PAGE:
Heading into the holiday season, we were invited to a lovely Christmas brunch by a couple Bob had met on Facebook; Cathrine is French and married to an Australian – Aiden. We arrived at their lovely country estate north of Bergerac complete with a gate and additional parking. It turned out to be a bit of soirée including Brits and an American couple. Once we had our hors d’oeuvres of Foie Gras (homemade we were informed), we settled around a long table in a traditional farmhouse kitchen sporting a cavernous fireplace with a large leg of ham curing nearby to complete the effect. Catherine had set the table with a holiday flair, including two hot plates at each end. These “hot plates” turned out to be “raclettes” – a traditional dish from Switzerland that not only had a hot plate for grilling or warming, but a subterranean feature with small trays to add slices of cheese for melting. Once the cheese melted – the tray is removed and the cheese oozes onto your plate a bit like a modified fondue; over bread, potatoes or whatever your heart desires. This turned out to be an enjoyable interactive experience! A bit like playing with your food along with great conversations.
We bonded with Sarah and Brian (recent transplants from Los Angeles), Basil and Gil (pronounced Jill) Irish and Australian, and then two Dutch expats.
Catherine then topped off the meal with a clever dessert of meringue covered ice cream.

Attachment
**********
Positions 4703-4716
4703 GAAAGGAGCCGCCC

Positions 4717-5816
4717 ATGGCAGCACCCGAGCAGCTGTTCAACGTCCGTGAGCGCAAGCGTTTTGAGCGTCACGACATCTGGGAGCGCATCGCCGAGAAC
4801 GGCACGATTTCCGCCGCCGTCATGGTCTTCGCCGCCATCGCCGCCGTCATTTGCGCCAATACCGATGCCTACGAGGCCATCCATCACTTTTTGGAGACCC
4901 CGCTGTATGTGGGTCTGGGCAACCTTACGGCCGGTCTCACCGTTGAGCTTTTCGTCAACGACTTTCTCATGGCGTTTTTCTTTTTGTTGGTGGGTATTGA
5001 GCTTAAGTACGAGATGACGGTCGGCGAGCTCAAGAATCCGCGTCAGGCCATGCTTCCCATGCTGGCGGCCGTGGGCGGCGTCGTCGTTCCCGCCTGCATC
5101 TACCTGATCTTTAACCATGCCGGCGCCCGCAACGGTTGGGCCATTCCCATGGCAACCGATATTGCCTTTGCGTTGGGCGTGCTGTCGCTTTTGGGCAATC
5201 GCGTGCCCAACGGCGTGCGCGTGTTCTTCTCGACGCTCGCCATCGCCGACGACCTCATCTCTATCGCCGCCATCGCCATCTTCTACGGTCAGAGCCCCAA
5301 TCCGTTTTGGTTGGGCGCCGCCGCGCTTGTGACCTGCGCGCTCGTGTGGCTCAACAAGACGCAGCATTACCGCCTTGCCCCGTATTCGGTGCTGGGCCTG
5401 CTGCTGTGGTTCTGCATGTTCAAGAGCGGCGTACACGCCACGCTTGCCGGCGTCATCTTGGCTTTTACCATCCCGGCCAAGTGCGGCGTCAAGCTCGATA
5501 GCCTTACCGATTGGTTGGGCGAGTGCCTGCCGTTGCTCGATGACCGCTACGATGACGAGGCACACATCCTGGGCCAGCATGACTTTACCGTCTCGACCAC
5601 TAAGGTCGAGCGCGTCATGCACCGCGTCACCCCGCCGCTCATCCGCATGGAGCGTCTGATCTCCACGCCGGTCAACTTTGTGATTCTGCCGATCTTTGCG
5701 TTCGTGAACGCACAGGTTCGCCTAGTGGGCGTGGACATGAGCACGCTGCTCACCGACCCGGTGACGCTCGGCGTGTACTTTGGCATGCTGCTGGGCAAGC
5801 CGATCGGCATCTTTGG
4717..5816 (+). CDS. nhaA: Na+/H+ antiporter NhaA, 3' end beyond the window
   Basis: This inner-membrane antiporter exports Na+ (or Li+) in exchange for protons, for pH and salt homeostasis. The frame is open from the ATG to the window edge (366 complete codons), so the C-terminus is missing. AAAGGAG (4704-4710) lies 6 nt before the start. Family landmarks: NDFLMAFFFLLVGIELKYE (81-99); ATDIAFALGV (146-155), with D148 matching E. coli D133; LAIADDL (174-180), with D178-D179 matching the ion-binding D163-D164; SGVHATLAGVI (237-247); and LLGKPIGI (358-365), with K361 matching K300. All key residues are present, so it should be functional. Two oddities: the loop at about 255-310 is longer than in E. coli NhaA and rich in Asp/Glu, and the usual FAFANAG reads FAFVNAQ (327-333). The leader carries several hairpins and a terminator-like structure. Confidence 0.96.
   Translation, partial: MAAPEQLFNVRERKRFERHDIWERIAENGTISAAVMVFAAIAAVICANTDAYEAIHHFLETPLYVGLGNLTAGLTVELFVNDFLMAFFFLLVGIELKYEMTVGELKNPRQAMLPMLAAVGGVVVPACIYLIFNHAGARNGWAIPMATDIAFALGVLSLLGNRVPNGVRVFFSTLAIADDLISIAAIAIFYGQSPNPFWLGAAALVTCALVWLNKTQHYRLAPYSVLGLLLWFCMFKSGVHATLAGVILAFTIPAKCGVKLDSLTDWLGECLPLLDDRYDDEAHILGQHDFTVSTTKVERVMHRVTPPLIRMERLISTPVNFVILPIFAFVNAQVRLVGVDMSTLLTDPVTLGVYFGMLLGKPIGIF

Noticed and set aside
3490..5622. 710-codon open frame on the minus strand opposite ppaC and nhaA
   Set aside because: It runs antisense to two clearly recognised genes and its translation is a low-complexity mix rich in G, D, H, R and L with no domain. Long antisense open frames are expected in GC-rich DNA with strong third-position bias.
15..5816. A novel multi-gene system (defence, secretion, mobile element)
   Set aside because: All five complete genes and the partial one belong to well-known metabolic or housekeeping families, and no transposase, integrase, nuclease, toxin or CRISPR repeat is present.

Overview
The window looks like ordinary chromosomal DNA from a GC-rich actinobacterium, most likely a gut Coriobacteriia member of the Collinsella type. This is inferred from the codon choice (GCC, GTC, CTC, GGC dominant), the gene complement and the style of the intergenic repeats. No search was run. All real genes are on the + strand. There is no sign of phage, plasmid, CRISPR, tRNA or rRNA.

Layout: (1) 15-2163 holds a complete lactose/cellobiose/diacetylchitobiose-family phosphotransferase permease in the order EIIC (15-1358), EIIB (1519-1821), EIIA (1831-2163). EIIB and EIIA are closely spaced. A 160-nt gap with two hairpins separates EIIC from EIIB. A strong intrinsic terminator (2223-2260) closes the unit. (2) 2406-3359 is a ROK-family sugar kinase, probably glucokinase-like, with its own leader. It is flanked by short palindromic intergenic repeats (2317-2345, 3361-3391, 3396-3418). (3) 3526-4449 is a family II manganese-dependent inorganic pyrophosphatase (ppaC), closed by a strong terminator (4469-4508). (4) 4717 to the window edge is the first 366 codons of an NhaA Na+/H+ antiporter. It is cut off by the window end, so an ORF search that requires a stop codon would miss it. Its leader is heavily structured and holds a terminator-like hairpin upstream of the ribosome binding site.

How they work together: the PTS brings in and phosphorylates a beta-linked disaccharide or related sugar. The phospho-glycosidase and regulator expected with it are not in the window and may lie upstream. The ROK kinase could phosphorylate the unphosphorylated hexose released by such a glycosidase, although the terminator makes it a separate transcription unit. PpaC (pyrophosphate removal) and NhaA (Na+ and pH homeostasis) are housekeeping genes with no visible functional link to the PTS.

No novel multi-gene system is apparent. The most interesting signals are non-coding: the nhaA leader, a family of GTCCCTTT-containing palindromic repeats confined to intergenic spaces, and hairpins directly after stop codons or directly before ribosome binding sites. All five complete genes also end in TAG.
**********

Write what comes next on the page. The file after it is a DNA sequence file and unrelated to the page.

Aiden showed me around their pool area as we were collecting ideas and advice on putting a pool in our new home.
Catherine had also offered up her services in case we needed to be bailed out of a bind; she speaks six languages! She had been the CEO of a local textiles company and is quite the fireball.
It turned out to be quite the lovely introduction to a new network that Bob and I were really excited about.
A few days later we ventured to Eymet (known as a sort of British enclave) to the Saturday market. It had gotten near freezing and I don’t know how the vendors managed to stay warm. Eymet doesn’t just have the charming market, it also has several stores that cater to the local British population. We picked up “back bacon” and other British goodies to add to our pantry – Bob was in his element. We also ran into Gil which was a welcome treat as she pointed us to the British shop and butcher.
We warmed ourselves in a local cafe with our “deux cafe au lait, sil vous plait” that are smaller portions and more flavorful than anything you can find at Starbucks.